Wind and The Willows

Saturday 19th August

Once again a combination of unforeseen inconveniences and unsuitable weather has prevented me taking advantage of a few seasonal trips this year. I had planned sessions with the Common Club-tail, Green-eyed (Norfolk) Hawker, Brilliant Emerald at a favourite watering hole and maybe even a trip to Essex for the Southern Migrant.

With the last of our resident species now on the wing I was determined to connect with the Willow Emerald. They are spreading westward year on year, but as yet haven’t reached Hampshire. We therefore decided to pay a return visit to East Kent where friend and fellow dragonfly enthusiast Marc Heath is lucky enough to live close to a strong population of this stunning damselfly.

Willow Emerald (Lestes viridis) - male
Willow Emerald (Lestes viridis) – male

We had a three hour window of sunny intervals before the rain came, however the wind put pay to any over-water activity. Thankfully a few sunny, sheltered pockets at the edge of the woods offered just enough opportunities this visit.

Willow Emerald (Lestes viridis) - female
Willow Emerald (Lestes viridis) – female

As we walked back and forth along the path I wondered just how many there were basking out of sight in the canopy, as their default direction of flight from disturbance was upwards.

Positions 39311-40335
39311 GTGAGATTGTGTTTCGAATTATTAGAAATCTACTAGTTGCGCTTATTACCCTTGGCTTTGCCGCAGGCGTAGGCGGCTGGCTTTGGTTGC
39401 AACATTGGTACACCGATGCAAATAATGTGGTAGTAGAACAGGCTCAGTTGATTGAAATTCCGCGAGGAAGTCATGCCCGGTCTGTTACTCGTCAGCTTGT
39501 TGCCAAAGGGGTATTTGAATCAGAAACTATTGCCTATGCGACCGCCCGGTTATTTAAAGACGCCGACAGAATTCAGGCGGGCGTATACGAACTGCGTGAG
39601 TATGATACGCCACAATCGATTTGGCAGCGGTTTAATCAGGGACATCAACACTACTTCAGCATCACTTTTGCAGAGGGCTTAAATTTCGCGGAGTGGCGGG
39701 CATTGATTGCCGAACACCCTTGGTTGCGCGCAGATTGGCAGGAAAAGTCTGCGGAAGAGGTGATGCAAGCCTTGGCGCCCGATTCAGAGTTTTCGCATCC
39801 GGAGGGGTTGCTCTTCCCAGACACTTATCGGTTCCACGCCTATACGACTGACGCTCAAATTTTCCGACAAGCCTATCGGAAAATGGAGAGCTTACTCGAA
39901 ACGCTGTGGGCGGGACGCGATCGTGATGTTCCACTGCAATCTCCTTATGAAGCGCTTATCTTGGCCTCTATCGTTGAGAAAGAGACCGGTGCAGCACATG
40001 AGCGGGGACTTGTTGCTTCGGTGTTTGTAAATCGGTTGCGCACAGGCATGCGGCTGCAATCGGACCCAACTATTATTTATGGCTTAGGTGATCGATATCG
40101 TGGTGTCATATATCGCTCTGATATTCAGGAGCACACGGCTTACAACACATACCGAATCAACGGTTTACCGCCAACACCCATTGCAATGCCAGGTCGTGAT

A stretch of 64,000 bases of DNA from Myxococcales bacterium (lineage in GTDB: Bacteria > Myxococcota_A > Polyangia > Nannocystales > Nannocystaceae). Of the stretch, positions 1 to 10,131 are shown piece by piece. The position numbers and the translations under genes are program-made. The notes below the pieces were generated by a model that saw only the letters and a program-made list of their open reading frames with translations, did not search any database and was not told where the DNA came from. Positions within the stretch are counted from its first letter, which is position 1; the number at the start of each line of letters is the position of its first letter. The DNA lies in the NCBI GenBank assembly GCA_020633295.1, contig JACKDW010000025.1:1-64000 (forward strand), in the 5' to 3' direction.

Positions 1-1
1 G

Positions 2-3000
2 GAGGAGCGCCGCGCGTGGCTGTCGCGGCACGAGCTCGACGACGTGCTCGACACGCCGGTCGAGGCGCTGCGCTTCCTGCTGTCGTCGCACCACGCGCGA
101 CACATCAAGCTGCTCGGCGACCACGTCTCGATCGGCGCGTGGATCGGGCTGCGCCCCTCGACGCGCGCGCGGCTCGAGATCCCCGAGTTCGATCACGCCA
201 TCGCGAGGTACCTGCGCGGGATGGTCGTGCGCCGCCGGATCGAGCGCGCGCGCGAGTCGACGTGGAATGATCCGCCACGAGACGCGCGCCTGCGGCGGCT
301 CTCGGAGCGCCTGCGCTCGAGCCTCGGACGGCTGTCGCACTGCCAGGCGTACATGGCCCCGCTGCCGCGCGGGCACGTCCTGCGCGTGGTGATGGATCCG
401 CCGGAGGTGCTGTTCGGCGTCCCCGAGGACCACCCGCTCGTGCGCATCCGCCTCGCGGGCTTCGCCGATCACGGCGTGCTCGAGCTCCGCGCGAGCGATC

The dappled light of those sunny clearings and their tendency to perch just a tad too high made for some interesting opportunities and I found myself having to work a little harder than usual to find the shot I wanted.

Willow Emerald (Lestes viridis) - female
Willow Emerald (Lestes viridis) – female

A few individuals were perching along the bank of the ditch, perhaps in anticipation of a prolonged sunny spell which didn’t materialise, and a glance north-east revealed a belt of gloom heading our way.

Willow Emerald (Lestes viridis) - female
Willow Emerald (Lestes viridis) – female

The only other notable residents here today were a male Southern, a couple of Brown and a fair showing of Migrant; the latter bouncing along the treeline feeding before resting up in anticipation of the impending rain shower.

Migrant Hawker (Aeshna mixta) - immature female
Migrant Hawker (Aeshna mixta) – immature female

There is no better barometer than insect behaviour. Being warned of an incoming shower by their disappearance is certainly more reliable than the weather apps which seemed to be disagreeing with each other.

The rain shower and sudden drop in temperature meant we were probably done for today so we decided to visit a local hostelry for a drink and a chat before taking the long drive home.

Yes, a mating or tandem pair would have been nice but I’ve learned to become patient and have something to look forward to next time rather than having it all at once; a discipline which keeps the fire burning and desires keen.

Hopefully we can make a return journey before the main season winds down, although our early Spring risers and disappointingly wet Summer might mean we’re in for a treat come September.

Watch this space!